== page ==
This is an automated translation.

The federal government’s evaluation in the area of business and human rights confirms this: The majority of Swiss companies implement the rules on responsible corporate governance well. The performance of large companies is particularly noteworthy. The federal government’s action plans to promote sustainability among companies are also rated as targeted.

Numerous companies have significantly expanded their programmes for the establishment of so-called due diligence measures in recent years. In doing so, they have also orientated themselves towards the corresponding OECD and UN codes of conduct. The aim of these measures is to structure business activities responsibly worldwide in order to minimise the negative impact on society and the environment. The Confederation supports companies in this endeavour with training courses, awareness-raising events and the development of practical guidelines.

Last year, the FDFA and EAER commissioned the consulting firm ECOFACT AG and the Sociological Institute of the University of Zurich to analyse the implementation of due diligence procedures for responsible corporate governance by Swiss companies. The results of the study were published yesterday. The results show that a good 40% of SMEs and 70% of large companies in Switzerland implement due diligence measures.

Large companies have already implemented due diligence processes more widely
The assessment of the degree of implementation of the measures is particularly positive for the vast majority of large companies (see table below in the annex). These companies have introduced important measures to fulfil the complex requirements of this due diligence. The focus here is on the thematic aspects of human rights, environmental issues, labour relations, bribery and corruption – with the most frequently used instrument being risk analysis. The companies primarily scrutinise the structures and relationships in their own operations and in the supply chain.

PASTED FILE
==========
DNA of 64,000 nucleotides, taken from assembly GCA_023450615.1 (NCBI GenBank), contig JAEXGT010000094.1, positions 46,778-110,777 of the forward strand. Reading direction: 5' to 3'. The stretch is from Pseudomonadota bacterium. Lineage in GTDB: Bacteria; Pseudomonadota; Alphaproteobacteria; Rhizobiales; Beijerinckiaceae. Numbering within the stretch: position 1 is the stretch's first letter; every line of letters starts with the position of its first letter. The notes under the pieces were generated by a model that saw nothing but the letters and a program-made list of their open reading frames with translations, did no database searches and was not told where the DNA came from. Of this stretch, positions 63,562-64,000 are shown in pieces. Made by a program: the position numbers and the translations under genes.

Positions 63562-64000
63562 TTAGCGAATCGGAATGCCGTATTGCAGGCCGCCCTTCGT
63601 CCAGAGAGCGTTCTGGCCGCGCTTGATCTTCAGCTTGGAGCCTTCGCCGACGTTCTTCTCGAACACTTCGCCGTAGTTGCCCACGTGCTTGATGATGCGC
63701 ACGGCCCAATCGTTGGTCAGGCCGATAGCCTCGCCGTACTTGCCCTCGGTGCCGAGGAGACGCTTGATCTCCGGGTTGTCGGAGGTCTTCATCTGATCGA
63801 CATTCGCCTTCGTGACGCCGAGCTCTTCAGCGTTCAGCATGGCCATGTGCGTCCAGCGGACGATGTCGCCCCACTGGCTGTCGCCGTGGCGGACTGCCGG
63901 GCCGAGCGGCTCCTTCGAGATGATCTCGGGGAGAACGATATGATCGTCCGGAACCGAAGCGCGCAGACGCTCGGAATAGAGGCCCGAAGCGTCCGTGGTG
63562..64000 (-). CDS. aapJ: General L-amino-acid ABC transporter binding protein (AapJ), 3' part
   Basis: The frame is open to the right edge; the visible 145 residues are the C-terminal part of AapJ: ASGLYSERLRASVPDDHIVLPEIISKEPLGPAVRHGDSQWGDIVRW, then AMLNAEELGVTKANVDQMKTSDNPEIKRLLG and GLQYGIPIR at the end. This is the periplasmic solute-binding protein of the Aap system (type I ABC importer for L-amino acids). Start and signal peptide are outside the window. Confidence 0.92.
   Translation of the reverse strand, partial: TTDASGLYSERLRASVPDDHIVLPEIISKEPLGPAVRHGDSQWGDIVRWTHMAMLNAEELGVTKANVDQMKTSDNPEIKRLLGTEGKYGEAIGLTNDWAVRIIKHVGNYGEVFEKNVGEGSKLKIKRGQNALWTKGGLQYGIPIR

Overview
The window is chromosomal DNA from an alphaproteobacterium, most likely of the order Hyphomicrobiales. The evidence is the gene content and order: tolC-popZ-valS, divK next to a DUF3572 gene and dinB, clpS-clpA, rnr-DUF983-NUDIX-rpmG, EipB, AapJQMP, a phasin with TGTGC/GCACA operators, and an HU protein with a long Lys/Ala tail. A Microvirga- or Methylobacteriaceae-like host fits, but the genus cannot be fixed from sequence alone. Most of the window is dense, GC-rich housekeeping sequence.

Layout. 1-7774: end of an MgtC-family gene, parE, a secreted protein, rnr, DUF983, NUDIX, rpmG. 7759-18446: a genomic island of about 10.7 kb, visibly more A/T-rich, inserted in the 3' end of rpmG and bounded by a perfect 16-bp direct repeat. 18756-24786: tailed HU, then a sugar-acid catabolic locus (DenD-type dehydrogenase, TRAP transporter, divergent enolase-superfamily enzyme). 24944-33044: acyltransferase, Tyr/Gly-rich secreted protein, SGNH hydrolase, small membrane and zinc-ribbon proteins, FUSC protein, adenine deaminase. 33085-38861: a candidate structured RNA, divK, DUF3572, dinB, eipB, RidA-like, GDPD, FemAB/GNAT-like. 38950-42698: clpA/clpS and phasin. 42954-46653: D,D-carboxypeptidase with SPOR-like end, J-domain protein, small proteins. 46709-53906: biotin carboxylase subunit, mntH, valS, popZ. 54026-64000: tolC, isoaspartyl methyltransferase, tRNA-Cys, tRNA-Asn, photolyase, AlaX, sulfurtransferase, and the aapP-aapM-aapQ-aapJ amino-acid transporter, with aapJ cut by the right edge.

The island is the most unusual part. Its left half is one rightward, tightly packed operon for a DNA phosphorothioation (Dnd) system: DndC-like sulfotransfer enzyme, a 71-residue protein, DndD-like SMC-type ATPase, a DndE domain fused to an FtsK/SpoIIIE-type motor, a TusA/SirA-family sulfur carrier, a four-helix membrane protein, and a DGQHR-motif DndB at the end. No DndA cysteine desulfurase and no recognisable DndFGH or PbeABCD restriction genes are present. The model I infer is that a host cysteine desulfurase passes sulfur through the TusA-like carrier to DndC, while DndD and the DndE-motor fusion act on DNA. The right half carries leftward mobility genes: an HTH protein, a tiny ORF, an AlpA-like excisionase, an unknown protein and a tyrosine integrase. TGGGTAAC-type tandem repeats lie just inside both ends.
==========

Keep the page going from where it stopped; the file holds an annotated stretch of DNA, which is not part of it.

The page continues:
The due diligence processes are complex and tie up a lot of staff and resources. This is probably also the reason why the size of the company proved to be a decisive factor in the evaluation. Despite the good interim results, the larger companies will also be required to further expand their measures in the coming years and, in particular, to focus them even more strongly on the customer and investor side. In principle, these due diligence instruments should be seen as an ongoing process of identifying, treating and managing risks.

Federal action plans to support companies are targeted
The Federal Administration’s carefully balanced mix of measures, which is set out in the corresponding federal action plans, appears to have paid off. Depending on the business model, the size of the company, its position in the supply and value chain and the geographical context in general, very different challenges arise in the implementation of due diligence.

A look at the timeline also confirms that the issue of responsible corporate governance has reached Swiss companies: the new provisions on the counter-proposal to the Responsible Business Initiative were not even in force at the time of the company surveys. The first reports will not be mandatory until next year. These will make the work and efforts of our companies even more visible.

Denise Laufer | Member of the Executive Board SwissHoldings | +41 (0)31 356 68 60


Table: Aspects, elements and areas of due diligence

Source: Studie zur Umsetzung der Instrumente zur Sorgfaltsprüfung für die verantwortungsvolle Unternehmensführung bei Schweizer Unternehmen, ECOFACT & University of Zurich. p. 76

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